Journey into journalism

Recently we have had two high-profile editorial exits, one from a newspaper and another from a newsweekly. When Sidharth Varadarajan quit his paper, it was a major surprise to many readers, especially the fact that he was its Editor all along. And in the case of Hartosh Singh Bal, who had to unceremoniously leave the magazine Open under controversial circumstances, many were staggered by the fact that such a thing had happened in a publication that they had mostly not heard of.

Seriously, journalists are important to journalists alone. For the rest, Saravanan Meenatchi is.

You can’t blame the public; news media continues to be a profession about which outsiders know very little about. For instance, many think that an editor’s role is to bring out a newspaper, when in reality the role of a newspaper editor — I am quoting this from Press Council rules — is to sit in TV news studios and hold forth on myriad issues many of which he or she will be hearing for the first time, while interns and cub reporters actually help bring out his/her publication.

It is also common belief that editors write editorials. This is utter hogwash. Editorials, those important and insightful carriers of truth and values that define a publication, those vehicles of words and wisdom, those that constitute the moral heart of a news organisation, are mostly penned by those people in the newsroom who are incapable of any work of practical value.

In general, and I have maintained this always, editorials in a newspaper are read by a sum total of 6.5 people that is including the writer and the person who copy-edits them (he is usually the half-person).

To do away with some of the misconceptions about journalism, I am answering a few questions that smart readers, somehow deducing that I will be taking them up this week, had sent them in advance

How important is the circulation revenue for a newspaper?

We will tackle this with a practical example: You go to a shop, buy a few stuff, and the bill runs up to Rs.503 and you give a 1000 rupee note to the shopkeeper. He says he has just a 500 rupee note and no other change with him. And you slap your pockets and rummage through the wallet and finally come up with three old one rupee coins that you never realised were lying with you. You give them to the shopkeeper, who in turn gives you back Rs.500.

The circulation revenue is the three one rupee coins in the above said incident — loose leftover change, frankly insignificant, but one that provides value in a transaction which could still be completed without it.

So how does one make money in this business?

By printing them. The money, that is. Seriously, that would seem the best option in the circumstance.

That takes us to internet. Talk us through the digital strategy of newspapers

It is more than clear that internet is the future. This is confirmed by all who make a living out of internet. The rest simply don’t care.

Anyway, the beauty of internet is that it allows publications to provide quick and smart access of their news and features to a larger cross-section of people who frankly have no need for them.

For instance, I can read, say, Angola Herald every day, even though it is a fact that 1) I cannot identify Angola on a map unless otherwise it is specifically mentioned by name 2) I am unlikely to visit the country in my lifetime 3) More importantly, I am unlikely to take out an advertisement in any form at any time in that paper.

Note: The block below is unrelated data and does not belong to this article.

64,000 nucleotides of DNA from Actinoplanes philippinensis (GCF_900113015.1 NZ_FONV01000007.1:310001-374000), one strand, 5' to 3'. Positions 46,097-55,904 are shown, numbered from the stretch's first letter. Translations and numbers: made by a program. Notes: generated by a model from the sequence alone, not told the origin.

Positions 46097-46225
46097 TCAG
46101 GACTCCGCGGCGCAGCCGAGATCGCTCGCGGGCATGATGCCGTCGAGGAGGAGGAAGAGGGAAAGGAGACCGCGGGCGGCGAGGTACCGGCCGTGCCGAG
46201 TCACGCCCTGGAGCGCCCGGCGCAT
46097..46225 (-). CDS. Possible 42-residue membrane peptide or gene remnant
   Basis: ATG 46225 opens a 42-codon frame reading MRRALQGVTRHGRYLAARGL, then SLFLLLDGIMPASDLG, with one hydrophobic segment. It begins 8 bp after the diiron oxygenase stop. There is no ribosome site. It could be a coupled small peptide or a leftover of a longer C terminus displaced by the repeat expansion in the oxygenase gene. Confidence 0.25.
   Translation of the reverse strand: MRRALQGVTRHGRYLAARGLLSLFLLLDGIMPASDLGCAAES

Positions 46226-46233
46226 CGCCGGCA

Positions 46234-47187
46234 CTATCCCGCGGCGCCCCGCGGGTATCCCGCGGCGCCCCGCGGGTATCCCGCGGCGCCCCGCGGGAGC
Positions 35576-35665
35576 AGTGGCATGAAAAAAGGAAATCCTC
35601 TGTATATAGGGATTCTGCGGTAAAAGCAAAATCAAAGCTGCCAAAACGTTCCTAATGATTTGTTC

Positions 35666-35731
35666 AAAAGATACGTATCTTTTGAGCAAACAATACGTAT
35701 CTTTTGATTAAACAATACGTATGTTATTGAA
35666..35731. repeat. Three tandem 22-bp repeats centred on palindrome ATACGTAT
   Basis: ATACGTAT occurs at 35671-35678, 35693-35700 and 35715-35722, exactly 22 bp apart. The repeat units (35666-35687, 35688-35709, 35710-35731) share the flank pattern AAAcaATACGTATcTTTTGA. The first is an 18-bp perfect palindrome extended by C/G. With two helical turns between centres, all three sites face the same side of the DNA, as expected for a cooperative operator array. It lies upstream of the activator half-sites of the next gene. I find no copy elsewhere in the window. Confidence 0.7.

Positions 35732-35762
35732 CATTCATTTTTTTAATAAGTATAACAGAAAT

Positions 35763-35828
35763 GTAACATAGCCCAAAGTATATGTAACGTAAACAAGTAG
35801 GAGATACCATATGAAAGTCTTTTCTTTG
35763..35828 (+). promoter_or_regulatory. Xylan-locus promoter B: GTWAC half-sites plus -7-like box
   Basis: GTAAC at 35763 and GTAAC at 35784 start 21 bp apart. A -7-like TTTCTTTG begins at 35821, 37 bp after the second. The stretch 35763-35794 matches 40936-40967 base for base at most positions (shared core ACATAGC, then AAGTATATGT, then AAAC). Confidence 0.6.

The biggest advantage of internet, from a newspaper’s perspective, though is that it is organically interactive. Comments and responses are instant. As a journalist, I confess, it gives me a special thrill that within minutes of me uploading my article on the internet, a man sitting in Honolulu, which practically exists in another world for me, can read and be impelled to respond with the succinctly thoughtful line: ‘your writing sucks, you moron’. In the pre-internet days, the Honolulu man had to personally come over and berate me.

On the world wide web, as news publications we are able to make us conveniently available in audio, video and plenty of other digital formats to people who practically pay us not a single paise, and then hold seminars at five-star hotels, where editors and top media professionals in solemn suits and sombre voices, wonder why news publications in print form are dying.

As an industry veteran, what will be your monetisation strategy for publications on the internet?

As they say, when in doubt go back to first principles, which on the internet, is porn. It never fails. It never will.

Which kind of set-up is better for a publication, the owner-Editor or professional Editor?

Media experts, by which I mean guys who have plenty of free time on their hand, agree that a professional Editor, as opposed to an owner-Editor, is not unseemly focused on the bottom line of the company. Journalism is a higher calling with social underpinnings, and most professional editors — erudite and sapient — are passionately driven by the moral force of pay package.

At a practical level, a professional Editor can act as a strong hedge against the biases and prejudices of the owner and run the publication independently based on his own prejudices and biases.

Most owner-editors, with their finances at stake, err on the side of conservatism and not attempt any socially relevant but risky news reports, while a fearless and independent, professional Editor can be counted upon to boldly attempt news stories that bring laurels to him, to the newspaper and plenty of losses to the man who hired him and pays him his wages. This is press freedom, in a nutshell.

To wind up, a former Editor of Times of India, once famously said that he held the ‘second most important job in the country’. That begs the question: who holds the first most important job?

The advertisement chief, of course.